It started innocently enough. Alexia Tsotsis, a writer for TechCrunch, was invited to interview director Duncan Jones and Jake Gyllenhaal for their new film Source Code (presumably by Summit Entertainment or a rep of the studio, though that is only implied). Despite not working for an entertainment site, Ms. Tsotsis took the opportunity and did what any good writer does: She found an angle relevant to the overall thematic content of her outlet: She discussed how Summit is incorporating a Facebook game to market the film.
Ms. Tsotsis was entirely upfront in her piece that the movie itself is not a high priority to the site (Note the inclusion of “the” to the title, and watch her interviews: She lets Gyllenhaal talk about the movie and asks about Twitter and the Facebook game), instead finding an angle that her readers, who probably are more interested in how new media is being used for marketing than a plot summary or review, will appreciate. That, again, is the sign of a good writer.
Three days later, Ms. Tsotsis posted another article, this time relating an e-mail she received from a “Moviefone/AOL Television representative” stating that Summit had a “concern” with the tone of her piece (too “snarky”). The key sentence in the e-mail: “Let me know if you’re able to take another look at it and make any edits.”
Any writer knows, this is dangerous territory.
In response to the fallout, Moviefone’s Editor-in-Chief Patricia Chui issued a response to the response to the response. A half-hearted non-apology if there ever was one.
There are far too many things wrong with this picture, so let’s just go through them.
First off, whatever “Moviefone/AOL Television representative” (an AOL sister site to TechCrunch) e-mailed Ms. Tsotsis about the studio’s problems with the piece should not have done so in the first place. Anyone with any basic writing experience (or who’s seen a movie set at a newspaper) knows the chain of the command: publisher, editor, writer. Who should have been contacted (if anyone, and we’ll get to that point later) is Ms. Tsotsis’ editor.
Next up, there’s Ms. Chui’s response. The key sentence there: “A publicist at Summit reached out asking if we could convey the studio’s feedback to TechCrunch. We did so.” She insists the person who contacted Ms. Tsotsis “was not acting in an editorial capacity” (Of course, though, there’s the “Let me know if you’re able to take another look at it and make any edits,” which kind of contradicts that). That’s fine and dandy, but where is the person or people who are acting in an editorial capacity over there?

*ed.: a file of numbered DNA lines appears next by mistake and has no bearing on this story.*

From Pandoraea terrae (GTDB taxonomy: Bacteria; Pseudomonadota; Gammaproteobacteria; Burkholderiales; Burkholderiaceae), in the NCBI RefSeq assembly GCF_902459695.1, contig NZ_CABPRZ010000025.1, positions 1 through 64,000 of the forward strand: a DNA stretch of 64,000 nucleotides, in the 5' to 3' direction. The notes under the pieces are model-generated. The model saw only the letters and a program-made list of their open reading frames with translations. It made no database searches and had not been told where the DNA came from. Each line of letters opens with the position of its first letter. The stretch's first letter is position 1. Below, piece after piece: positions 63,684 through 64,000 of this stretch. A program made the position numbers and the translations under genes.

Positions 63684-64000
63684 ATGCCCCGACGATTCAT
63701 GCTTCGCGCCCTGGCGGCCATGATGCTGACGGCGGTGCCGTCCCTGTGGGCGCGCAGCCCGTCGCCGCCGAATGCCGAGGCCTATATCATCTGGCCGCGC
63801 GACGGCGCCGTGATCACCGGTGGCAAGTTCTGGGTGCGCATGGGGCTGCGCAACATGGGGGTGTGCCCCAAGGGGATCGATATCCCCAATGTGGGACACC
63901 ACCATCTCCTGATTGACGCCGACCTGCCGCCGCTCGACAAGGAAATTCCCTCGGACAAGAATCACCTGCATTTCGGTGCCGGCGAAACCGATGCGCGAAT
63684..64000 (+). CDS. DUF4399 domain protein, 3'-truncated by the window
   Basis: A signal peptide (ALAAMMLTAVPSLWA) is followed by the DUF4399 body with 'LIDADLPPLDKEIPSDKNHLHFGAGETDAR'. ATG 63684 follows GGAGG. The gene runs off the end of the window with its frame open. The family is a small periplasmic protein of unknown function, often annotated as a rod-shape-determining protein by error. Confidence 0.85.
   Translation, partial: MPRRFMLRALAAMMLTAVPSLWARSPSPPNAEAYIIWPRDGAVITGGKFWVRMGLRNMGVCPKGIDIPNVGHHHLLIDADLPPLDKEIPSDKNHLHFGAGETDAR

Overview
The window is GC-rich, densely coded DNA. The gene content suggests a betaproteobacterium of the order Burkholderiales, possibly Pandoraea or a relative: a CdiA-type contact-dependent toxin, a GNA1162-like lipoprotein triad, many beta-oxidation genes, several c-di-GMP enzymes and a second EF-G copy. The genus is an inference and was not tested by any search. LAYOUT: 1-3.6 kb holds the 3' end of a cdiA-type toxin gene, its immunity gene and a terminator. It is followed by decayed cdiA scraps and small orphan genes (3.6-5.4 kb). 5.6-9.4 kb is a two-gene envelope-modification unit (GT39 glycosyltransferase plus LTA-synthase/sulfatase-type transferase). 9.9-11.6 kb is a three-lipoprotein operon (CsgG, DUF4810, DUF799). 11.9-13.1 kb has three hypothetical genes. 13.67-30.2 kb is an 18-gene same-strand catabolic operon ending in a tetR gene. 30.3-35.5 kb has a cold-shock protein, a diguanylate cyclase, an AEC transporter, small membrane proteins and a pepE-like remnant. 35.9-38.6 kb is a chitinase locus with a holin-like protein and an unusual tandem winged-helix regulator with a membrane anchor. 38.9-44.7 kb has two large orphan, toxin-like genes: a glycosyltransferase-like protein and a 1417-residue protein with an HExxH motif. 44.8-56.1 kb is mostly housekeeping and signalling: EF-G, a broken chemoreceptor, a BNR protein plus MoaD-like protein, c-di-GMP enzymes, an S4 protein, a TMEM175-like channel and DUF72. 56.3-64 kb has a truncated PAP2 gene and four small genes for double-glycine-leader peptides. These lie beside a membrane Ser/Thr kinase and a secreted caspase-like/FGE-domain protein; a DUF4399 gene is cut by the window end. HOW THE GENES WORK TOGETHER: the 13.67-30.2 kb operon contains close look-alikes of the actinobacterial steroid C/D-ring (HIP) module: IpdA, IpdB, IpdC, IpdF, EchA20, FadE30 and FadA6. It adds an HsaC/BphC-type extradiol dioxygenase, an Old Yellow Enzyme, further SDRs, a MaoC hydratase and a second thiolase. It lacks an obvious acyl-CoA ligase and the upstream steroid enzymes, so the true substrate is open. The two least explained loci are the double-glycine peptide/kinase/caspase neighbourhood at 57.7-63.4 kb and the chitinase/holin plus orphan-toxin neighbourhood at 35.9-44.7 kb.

A good editor would have thanked the rep (publisher, sort of) for the feedback and said, “I stand by my writer’s work.” That is the sign of a good editor.
It should never have gotten to Ms. Tsotsis (except maybe as a joke from her editor).
Finally, of course, is the biggest problem at all: That a studio would have the nerve to contact an outlet suggesting editorial changes. As Ms. Chui states: “The reality of our situation is that, as a movies site, we work with movie studios every day, and it is in our best interests to stay on good terms with them.”
Yes, because I’m sure a studio would shut down all access to AOL, which has so many outlets that I don’t even know what the difference between Moviefone and Cinematical is, and if you add the recent addition of the Huffington Post (which, despite receiving $315 million, can’t quite find the revenue to pay its writers, but that’s a different story) and its entertainment section, well, let’s face it, that kind of media shutout isn’t going to happen.
They can start claiming fear of a shutout once they drop their corporate affiliation. When you’re a fully independent writer, then you’ll know the real possibility of a studio just deciding to drop you from their invitation list because they don’t like something you wrote, didn’t write, or just the cut of your jib (You’ll notice I didn’t write anything about Source Code because I’m under embargo (in spite of the fact that anyone who saw the film at South by Southwest is free to write as much as they want about it), and me breaking an embargo would probably mean a very real total shutout).
The dangerous territory has always been studios expecting us to be further marketing for their product. We’re not marketing tools. But at least we’re used to that. What this situation brings to light is how more treacherous that territory can be when those who should have your back are more concerned with a bottom line other than content.
That kind of thinking transformed the old media into the shadow of its once proud tradition that it is now; it is set to do the same to the new medium–the one that used to have the freedom to have a snarky attitude about this kind of crap.